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Verses 5-17

"And Rebekah heard when Isaac spake to Esau his son. And Esau went to the field to hunt for venison, and to bring it. And Rebekah spake unto Jacob her son, saying, Behold, I heard thy father speak unto Esau thy brother, saying, Bring me venison, and make me savory food, that I may eat, and bless thee before Jehovah before my death. Now therefore, my son, obey my voice according to that which I command thee. Go now to the flock, and fetch me from thence two good kids from the goats; and I will make them savory food for thy father, such as he loveth: and thou shalt bring it to thy father, that he may eat, so that he may bless thee before his death. And Jacob said unto Rebekah is mother, Behold, Esau my brother is a hairy man, and I am a smooth man. My father peradventure may feel me, and I shall seem to him as a deceiver; and I shall bring a curse upon me, and not a blessing. And his mother said unto him, Upon me be thy curse, my son; only obey my voice, and go fetch me them. And he went, and fetched, and brought them to his mother: and his mother made savory food, such as his father loved. And Rebekah took the goodly garments of Esau her elder son, which were with her in the house, and put them upon Jacob her younger son; and she put the skins of the kids of the goats upon his hands, and upon the smooth of his neck: and she gave him the savory food and the bread, which she had prepared, into the hands of her son Jacob."

"Rebekah heard when Isaac spake ..." "Like Sarah (Genesis 18:10), Rebekah was eavesdropping on the conversation between Isaac and Esau."[10]

Esau is consistently called "his son," and Jacob is called "my son" by Rebekah. Although Isaac evidently thought he might die soon, he lived, in fact, some forty more years afterward. The temporary blindness (?) and disability that came upon him could very well have been providential as a means of frustrating his evil purpose.

The skill of Rebekah who could prepare little goats to taste like venison has often been mentioned, but this should be understood in the light of Isaac's state of health and debilitation.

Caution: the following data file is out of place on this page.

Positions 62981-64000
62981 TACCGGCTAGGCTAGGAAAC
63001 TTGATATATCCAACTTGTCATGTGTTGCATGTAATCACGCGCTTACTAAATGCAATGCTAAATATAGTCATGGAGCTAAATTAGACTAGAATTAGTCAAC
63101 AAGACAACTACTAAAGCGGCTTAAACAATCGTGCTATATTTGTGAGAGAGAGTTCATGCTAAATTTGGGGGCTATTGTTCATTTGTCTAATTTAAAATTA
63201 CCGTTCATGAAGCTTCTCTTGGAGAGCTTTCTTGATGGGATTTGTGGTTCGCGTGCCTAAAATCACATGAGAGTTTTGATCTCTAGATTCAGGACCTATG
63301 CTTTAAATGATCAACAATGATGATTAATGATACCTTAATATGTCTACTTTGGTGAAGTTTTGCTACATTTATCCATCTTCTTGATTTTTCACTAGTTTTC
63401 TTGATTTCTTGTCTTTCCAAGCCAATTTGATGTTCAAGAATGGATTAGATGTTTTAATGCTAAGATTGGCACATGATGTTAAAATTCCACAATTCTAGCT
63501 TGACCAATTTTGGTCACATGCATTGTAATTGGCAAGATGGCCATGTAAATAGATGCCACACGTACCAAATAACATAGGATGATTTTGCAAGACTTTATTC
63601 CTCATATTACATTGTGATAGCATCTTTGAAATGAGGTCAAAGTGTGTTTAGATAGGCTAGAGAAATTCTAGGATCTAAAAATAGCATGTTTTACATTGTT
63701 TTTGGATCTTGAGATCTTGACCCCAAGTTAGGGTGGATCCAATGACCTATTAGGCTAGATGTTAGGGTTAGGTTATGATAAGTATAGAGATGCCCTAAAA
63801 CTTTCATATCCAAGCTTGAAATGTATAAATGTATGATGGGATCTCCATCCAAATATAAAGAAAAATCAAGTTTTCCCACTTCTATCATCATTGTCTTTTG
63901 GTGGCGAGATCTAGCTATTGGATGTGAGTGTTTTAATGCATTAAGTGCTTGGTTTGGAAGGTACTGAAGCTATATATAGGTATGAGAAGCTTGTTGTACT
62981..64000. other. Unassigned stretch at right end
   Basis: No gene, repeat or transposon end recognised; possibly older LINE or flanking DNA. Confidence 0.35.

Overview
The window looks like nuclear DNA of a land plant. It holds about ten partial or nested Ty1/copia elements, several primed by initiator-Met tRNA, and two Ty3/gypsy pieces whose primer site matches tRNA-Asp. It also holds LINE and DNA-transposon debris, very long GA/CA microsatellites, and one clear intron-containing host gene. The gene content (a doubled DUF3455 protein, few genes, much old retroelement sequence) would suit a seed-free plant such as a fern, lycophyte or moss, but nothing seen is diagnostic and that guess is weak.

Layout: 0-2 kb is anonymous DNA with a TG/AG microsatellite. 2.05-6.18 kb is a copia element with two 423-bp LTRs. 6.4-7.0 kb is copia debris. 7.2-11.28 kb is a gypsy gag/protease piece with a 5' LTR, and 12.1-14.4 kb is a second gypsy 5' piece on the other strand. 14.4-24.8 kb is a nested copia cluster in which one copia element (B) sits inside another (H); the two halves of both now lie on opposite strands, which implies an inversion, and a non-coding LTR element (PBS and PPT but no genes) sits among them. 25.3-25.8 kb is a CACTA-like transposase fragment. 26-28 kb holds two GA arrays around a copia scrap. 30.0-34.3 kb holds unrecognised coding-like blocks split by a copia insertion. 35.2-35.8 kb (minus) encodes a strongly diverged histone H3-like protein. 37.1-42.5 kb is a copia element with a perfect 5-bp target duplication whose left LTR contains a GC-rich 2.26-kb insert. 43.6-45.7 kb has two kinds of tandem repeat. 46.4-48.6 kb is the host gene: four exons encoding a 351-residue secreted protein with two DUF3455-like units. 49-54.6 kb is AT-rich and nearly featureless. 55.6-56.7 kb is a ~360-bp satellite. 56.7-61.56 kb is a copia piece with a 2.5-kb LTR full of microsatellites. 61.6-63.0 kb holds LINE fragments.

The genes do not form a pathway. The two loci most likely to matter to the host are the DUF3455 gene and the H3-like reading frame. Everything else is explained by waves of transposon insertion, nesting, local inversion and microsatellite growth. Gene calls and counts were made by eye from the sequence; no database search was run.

"I shall seem to him as a deceiver ..." Jacob did not object to the deception they planned, but only to the possibility of detection.

"Upon me be thy curse ..." Along with the rash prayer of Rachel (Genesis 30:1), this impromptu prayer of Rebekah was a disaster, for she did indeed that day suffer the loss of her beloved Jacob and never saw him anymore. "Little did she realize that her death would come before he could return. Indeed the curse did fall upon her."[11]

"The skins of the kids of the goats ..." "These were the Oriental camel-goats, whose wool is black, silky, and of a fine texture, sometimes used as a substitute for human hair."[12]

This bold and unscrupulous plan of deception was executed with skill and efficiency. It succeeded because of its very daring.

"The goodly garments of Esau ... which were with her in the house ..." This should probably not be read as indicating that Esau and his two pagan wives were living in the same house with Isaac and Rebekah. If that was the case, it might indicate that this chapter is related out of chronological sequence, which after all, is not unusual. However, perhaps Morris was correct in the view that:

"The goodly garments might have been special garments associated with the priestly function of the head of the house. If so, it would appear that Rebekah had kept these in her own house for this purpose."[13]

If that was the case, it should be noted that Esau had gone hunting in them, hence the smell mentioned by Isaac, and such disrespect for the sacred garments would have been thoroughly in keeping with Esau's character.

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